Then and Now: Concord Church


“Concord Township History” was written by Thomas S. McFarland for The History of Champaign County, compiled in 1881 for “W. H. Beers & Co, Publisher.” This company’s business was to solicit and publish local county histories in many states. J.W. Ogden is generally thought to be the overall compiler, but we call the history “Beers” as many local writers contributed to the histories recorded in the publication. T.S. McFarland also wrote articles for the local newspapers and these articles were complied and published in several volumes by the recently disbanded Champaign County Genealogy Society. Most younger people now days rely on the internet for there information. I wonder where the internet will get its information if local paper written histories and newspapers no longer exist or are written? (By the way, a history of W. H. Beers & Company itself could not be located in one day’s searching on the internet!)

Putting that problem aside and getting back to the subject at hand, Concord Township is one of 12 townships in Champaign County. It consists of 30 sections of land in the Northwest Territory. It is centrally located within the county being the first tier west of Mad River. It was originally part of Mad River Township, being separated sometime between 1811 and 1818. By 1881 it was considered in “a fair state of cultivation.” That meant that much of the suitable land had been cleared of trees so as to raise food crops for people and animals. Remember all of our County was densely forested when first settled in 1790’s.

The “Then” sketch of the society familiarly known as Concord Chapel is taken from the 1874 Atlas of Champaign County. The church was organized in 1818, the same year as the township borders were officially established. The meetings for both business of the township and for worship were held principally at the home of Robert McFarland (T.S. McFarland’s father.) It was interesting to learn that the home farm included the remains of an Indian village still plainly visible when he settled there, with fourteen huts in a “pretty fair state of preservation.” These huts stood some two or three hundred yards southwest of Concord Chapel.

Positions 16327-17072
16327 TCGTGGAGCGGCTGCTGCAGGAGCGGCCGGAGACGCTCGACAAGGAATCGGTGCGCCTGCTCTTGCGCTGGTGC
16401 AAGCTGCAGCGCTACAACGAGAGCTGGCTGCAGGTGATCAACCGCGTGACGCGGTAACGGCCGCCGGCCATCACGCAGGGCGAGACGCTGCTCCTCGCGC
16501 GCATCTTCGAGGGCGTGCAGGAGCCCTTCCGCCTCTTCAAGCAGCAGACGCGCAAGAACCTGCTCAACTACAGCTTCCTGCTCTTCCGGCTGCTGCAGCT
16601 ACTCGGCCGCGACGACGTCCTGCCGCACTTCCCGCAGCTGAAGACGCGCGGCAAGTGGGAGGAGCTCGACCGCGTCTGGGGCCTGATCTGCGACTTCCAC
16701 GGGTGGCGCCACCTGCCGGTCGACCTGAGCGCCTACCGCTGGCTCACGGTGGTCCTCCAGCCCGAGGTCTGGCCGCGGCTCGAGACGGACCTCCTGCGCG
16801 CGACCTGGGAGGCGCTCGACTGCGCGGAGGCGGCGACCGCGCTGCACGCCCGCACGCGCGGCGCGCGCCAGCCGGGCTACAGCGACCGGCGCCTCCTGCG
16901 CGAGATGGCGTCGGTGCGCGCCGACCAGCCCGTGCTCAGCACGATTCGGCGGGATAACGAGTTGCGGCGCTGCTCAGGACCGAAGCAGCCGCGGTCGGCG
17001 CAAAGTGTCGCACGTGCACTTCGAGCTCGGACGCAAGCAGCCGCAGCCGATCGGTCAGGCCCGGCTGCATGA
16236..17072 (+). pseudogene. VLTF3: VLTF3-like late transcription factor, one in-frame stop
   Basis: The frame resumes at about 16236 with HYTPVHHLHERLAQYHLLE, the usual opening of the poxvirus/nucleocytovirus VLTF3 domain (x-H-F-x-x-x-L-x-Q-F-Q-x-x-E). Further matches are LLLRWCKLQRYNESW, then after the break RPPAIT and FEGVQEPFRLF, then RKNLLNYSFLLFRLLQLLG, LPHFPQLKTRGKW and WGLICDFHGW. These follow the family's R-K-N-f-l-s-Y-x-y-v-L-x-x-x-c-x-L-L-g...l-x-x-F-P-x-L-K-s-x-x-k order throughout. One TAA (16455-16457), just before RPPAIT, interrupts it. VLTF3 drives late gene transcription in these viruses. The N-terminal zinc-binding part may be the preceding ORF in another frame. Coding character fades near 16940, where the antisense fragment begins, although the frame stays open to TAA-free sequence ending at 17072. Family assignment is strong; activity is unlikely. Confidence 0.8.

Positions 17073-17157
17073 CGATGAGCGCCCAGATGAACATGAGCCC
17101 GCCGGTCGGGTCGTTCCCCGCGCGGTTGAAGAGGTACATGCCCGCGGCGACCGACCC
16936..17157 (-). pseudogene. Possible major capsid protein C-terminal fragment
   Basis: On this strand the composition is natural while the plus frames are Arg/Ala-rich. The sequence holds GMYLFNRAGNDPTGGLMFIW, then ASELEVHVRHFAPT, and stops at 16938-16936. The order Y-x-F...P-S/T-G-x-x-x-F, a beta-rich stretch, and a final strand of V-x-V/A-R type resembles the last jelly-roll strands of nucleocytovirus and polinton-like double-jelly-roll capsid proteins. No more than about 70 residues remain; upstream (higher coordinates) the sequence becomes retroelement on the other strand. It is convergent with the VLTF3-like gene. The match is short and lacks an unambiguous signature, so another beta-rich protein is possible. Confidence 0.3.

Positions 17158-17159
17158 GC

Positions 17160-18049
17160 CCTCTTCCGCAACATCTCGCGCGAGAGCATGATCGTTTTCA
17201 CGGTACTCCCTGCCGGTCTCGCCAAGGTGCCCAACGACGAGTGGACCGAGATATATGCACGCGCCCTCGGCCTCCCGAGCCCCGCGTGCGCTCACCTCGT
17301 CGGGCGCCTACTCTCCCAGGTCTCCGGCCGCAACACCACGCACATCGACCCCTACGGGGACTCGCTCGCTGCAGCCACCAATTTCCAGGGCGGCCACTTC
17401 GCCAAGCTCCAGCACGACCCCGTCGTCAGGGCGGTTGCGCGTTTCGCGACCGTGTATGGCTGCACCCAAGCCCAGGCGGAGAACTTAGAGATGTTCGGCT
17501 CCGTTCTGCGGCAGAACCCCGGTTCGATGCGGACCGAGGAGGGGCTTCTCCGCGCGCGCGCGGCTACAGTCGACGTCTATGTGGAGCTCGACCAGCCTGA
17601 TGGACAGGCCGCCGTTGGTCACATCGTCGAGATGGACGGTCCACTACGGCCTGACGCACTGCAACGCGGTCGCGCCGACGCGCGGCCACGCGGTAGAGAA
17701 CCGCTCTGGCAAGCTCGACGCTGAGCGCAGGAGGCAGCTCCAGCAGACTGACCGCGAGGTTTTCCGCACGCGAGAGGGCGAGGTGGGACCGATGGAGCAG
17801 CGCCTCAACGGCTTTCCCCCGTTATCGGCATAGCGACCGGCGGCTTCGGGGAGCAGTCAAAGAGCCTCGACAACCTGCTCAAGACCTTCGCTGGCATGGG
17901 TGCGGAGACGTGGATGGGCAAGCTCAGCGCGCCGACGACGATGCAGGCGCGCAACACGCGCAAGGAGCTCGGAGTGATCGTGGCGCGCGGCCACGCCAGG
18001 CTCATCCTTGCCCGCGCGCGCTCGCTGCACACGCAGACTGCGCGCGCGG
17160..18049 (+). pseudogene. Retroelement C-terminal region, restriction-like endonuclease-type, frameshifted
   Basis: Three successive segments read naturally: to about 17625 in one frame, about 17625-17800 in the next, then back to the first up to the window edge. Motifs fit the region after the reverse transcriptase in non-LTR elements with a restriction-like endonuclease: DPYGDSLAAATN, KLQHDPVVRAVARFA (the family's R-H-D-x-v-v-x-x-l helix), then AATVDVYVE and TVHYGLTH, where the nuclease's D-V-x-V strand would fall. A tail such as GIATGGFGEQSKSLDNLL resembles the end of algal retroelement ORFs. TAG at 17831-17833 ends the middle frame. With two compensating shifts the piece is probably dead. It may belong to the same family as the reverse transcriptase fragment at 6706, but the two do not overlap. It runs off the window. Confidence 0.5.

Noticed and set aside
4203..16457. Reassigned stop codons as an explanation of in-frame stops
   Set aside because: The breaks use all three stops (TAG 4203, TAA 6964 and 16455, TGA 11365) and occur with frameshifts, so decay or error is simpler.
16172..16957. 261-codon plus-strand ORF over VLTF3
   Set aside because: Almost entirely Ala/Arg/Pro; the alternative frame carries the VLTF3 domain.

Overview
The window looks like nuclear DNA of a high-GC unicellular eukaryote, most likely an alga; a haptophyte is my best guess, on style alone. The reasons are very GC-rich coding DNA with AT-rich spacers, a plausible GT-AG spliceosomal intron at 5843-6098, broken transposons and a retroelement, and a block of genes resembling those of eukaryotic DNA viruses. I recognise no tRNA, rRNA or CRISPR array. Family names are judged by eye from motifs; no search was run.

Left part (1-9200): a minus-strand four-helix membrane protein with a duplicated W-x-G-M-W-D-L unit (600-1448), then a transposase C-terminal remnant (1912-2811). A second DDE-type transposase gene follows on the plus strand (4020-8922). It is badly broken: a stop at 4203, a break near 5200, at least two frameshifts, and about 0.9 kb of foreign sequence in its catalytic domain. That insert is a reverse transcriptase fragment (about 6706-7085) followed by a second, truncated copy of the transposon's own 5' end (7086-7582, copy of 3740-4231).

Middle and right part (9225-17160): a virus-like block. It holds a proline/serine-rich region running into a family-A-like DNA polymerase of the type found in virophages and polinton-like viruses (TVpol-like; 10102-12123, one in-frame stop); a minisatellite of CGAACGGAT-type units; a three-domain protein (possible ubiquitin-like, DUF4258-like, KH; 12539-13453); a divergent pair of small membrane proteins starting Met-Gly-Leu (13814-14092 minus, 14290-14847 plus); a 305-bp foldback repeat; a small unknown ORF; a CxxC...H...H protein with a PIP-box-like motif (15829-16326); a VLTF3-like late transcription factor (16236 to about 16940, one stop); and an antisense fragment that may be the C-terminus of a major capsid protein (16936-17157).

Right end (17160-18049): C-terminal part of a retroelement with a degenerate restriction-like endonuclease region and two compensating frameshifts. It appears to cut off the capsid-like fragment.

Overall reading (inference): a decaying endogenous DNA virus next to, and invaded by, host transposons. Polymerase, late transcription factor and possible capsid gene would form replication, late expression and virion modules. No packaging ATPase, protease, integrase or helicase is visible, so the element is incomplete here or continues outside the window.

Log church built in 1824

Robert McFarland was involved with the first M.E. Church in Urbana, then with the Stevens’ M. E. Church in Westville and lastly with the Concord M.E. society. Their first log church was built in 1824 for a cost of $50. It was erected on the west line of the graveyard so as to share part of the land donated by James Russell and part donated by Robert McFarland for the church and burial grounds, each man having donated one acre of ground. Very descriptive details of that log church can be found in T.S. McFarland’s writings. The log church served the society until 1838 when their first brick church was completed for a cost of $1,001. That house of worship was used until 1867 when yet a bigger and better brick church replaced it, the one in the photo, listed as Concord Chapel M E Church or sometimes referred to as the McFarland Meeting House. This church came at the price of $7,150. (There were once three Methodist Episcopal Churches within Concord Township one called Neer Chapel and in 1881 those were the only churches built in Concord Township up to that time, according to McFarland.)

There were 37 names listed in the first congregation. At the building of the first log church the trustees of the property were George Gideon, William Harbor, Zachariah Heath, Joseph Kill, Robert McFarland, James Russell, and Robert Russell Sr. being executed by John L. Stevens, justice of the peace, and witnessed by Elizabeth Gideon and Jane Russell. (Perhaps some of their descendants are still in the county.)

In researching more recent history of this church, recorded history was found written by Eva Barger and published in Champaign County in 1991, assembled by the former Champaign County Genealogical Society. In this account some of the past details vary, but not drastically. Barger relates that from 1850 until 1900, this church body shared a minister with Westville, Terre Haute, and Tremont City. About 1900 that arrangement was split and Westville and Concord shared a minister.

“Now” Concord Church was rebuilt once again after a 1948 tornado severely damaged the structure. This present building was finished in 1958 and cost $64,348 and has been continually updated with modern conveniences in the years since then, such as a continually modernizing the kitchen and bathrooms, speaker systems, and an elevator. Located at 2963 North State Route 560, Urbana, Ohio, Rev. Sherri Blackwell is current pastor according to their website.

The township’s population in 2010 was 1,408 compared to the county population of 40,097 and is still in “a fair state of cultivation” with the Concord Church still on going in 2017. photo photo

By Sheryl Virts

Champaign County Historical Society

Submitted by the Champaign County Historical Society.

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